No Sound Without Silence
Lucy Spraggan must surely have been the least generic final contestant in the history of The X Factor.
Having won a standing ovation from the studio audience at her audition singing her own song, Last Night, the Buxton singer-songwriter proceeded through the show refusing to sing cover versions and performing only self-penned material. She looked set fair to win, too, until ill health forced her to drop out halfway through the series.
That same sense of headstrong individuality defines her debut major-label album. Join The Club is a collection of warm, witty and idiosyncratic vignettes of everyday life, which Spraggan renders in a halting, winning Derbyshire accent over acoustic guitar and sprightly folk-pop.
Spraggan is a natural storyteller, and many of these winsome narratives would work as short stories. Tea And Toast, which moved some X Factor audience members to tears, is the tale of a stoic, noble man whose mother died in childbirth; Mountains emanates from a chance meeting with an 83-year-old woman who has lived life long and hard. She even turns her hand to rap on You’re Too Young, a song that would have fitted snugly on the soundtrack to Plan B’s urban-deprivation movie, Ill Manors.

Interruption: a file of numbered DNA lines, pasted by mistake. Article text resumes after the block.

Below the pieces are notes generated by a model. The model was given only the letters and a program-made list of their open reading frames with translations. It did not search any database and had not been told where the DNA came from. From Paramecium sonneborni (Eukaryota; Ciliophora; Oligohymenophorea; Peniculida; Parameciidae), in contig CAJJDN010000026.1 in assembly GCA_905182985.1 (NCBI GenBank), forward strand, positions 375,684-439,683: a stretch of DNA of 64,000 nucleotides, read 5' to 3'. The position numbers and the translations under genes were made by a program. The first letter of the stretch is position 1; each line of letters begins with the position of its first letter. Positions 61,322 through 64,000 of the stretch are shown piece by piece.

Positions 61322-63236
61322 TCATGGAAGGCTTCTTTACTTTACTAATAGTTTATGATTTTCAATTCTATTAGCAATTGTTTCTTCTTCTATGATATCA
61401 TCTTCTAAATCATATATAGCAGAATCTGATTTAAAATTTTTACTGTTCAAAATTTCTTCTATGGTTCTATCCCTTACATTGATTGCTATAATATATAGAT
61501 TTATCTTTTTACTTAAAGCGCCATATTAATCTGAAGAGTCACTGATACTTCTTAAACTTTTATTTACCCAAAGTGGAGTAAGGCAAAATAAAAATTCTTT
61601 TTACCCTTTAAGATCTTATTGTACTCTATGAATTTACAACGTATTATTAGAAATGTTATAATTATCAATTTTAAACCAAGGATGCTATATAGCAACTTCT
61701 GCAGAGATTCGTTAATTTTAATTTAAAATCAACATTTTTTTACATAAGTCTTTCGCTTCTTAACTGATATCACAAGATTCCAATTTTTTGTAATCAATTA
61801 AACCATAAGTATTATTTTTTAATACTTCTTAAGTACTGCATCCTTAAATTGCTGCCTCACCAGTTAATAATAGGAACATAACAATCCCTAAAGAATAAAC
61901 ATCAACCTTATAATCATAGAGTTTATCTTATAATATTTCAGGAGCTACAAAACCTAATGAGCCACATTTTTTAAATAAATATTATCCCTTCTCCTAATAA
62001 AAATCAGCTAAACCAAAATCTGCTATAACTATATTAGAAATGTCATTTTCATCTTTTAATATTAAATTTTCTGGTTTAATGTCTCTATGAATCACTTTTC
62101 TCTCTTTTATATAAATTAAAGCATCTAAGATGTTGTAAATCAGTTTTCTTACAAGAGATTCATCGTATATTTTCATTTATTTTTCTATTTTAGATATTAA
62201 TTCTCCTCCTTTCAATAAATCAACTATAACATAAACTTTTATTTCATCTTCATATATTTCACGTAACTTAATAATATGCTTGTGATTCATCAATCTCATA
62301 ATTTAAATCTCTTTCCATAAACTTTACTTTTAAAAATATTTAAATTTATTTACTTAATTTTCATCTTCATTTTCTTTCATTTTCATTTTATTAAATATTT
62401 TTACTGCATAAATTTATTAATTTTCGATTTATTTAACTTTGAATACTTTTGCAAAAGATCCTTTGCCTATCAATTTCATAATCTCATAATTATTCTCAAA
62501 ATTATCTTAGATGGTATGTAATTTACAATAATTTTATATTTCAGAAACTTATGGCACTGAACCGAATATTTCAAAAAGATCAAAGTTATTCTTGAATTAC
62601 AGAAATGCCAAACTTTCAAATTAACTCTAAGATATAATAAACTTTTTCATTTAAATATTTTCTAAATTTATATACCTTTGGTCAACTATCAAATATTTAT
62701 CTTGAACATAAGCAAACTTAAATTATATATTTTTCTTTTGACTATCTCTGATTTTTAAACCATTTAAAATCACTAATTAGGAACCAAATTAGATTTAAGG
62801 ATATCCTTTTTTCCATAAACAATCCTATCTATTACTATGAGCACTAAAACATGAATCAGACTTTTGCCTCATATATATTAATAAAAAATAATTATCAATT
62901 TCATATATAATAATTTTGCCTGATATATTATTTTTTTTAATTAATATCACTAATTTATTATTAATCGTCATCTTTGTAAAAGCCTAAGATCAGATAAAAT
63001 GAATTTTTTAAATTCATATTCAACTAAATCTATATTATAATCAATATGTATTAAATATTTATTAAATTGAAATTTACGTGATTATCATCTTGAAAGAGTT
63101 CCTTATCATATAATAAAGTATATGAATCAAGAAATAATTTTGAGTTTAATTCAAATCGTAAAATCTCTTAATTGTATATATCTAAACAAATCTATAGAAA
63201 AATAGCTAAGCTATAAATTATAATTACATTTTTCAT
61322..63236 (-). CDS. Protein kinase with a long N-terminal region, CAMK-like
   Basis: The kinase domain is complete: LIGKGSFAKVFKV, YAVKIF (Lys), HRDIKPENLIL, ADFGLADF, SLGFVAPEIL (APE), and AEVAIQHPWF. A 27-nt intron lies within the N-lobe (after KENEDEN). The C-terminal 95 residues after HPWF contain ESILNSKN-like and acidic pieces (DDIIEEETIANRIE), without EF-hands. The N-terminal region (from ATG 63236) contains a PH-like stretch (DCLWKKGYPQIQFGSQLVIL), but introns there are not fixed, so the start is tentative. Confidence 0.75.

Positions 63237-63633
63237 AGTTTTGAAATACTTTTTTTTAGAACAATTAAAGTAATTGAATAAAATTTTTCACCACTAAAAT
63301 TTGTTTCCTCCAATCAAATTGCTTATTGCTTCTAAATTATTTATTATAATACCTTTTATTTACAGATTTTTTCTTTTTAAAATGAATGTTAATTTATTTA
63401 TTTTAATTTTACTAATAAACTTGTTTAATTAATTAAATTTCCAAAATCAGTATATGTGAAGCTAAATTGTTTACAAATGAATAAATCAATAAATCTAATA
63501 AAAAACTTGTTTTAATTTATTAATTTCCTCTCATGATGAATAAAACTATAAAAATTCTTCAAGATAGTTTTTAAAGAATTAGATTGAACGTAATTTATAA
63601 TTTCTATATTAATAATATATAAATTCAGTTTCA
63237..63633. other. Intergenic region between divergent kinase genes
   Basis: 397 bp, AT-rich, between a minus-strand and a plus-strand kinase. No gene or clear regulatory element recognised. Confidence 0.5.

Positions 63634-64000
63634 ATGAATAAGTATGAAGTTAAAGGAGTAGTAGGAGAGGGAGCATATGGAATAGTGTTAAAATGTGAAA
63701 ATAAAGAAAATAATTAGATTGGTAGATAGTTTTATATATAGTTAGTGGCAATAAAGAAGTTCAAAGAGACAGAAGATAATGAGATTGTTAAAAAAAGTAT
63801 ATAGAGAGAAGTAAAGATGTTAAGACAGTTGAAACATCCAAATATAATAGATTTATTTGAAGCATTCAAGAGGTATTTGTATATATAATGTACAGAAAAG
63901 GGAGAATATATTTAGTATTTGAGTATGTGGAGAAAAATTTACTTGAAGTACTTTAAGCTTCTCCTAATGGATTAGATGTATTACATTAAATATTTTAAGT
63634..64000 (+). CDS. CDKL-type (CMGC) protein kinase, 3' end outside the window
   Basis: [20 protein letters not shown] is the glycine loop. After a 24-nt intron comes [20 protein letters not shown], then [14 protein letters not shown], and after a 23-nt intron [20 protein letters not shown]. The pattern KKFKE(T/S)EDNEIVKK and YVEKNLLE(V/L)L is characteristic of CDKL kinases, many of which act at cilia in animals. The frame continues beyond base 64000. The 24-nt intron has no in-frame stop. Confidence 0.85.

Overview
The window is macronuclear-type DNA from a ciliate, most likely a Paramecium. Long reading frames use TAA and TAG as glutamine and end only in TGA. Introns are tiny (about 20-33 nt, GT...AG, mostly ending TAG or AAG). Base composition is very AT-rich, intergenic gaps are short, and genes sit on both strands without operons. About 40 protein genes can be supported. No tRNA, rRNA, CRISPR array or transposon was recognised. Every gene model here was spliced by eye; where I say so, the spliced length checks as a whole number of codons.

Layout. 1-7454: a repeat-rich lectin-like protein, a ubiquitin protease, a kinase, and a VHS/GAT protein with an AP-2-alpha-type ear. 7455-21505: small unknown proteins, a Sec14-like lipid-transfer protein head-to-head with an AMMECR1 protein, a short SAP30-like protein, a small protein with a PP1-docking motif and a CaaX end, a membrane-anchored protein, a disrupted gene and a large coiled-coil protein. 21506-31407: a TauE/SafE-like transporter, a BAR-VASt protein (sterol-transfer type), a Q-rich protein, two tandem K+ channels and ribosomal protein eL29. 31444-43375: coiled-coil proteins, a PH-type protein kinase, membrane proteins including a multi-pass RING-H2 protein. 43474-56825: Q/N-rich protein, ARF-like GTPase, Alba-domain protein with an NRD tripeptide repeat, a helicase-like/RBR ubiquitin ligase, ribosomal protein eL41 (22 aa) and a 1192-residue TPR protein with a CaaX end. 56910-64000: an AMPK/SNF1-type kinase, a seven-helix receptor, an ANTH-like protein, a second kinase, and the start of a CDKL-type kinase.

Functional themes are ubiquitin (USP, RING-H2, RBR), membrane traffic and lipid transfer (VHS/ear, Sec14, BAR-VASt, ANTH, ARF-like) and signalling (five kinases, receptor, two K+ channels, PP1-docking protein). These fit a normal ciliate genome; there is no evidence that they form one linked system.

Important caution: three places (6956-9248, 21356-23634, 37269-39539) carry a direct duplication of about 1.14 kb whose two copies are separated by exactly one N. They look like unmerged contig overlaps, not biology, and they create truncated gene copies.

Her songs are frequently autobiographical. In A State recalls a whirlwind romance with a woman that Spraggan met in the audience at a US show and travelled across 23 states with; Let Go aches with the subsequent pain of being dumped. Former single Lighthouse describes her relief at leaving The X Factor and returning to real life, “Where the streets are paved with stone”.
As an album, Join The Club is quirky, uneven and occasionally a little gauche. Yet it’s a million miles away from the standard-issue over-emoting schmaltz of The X Factor – and it marks the arrival of a genuine talent.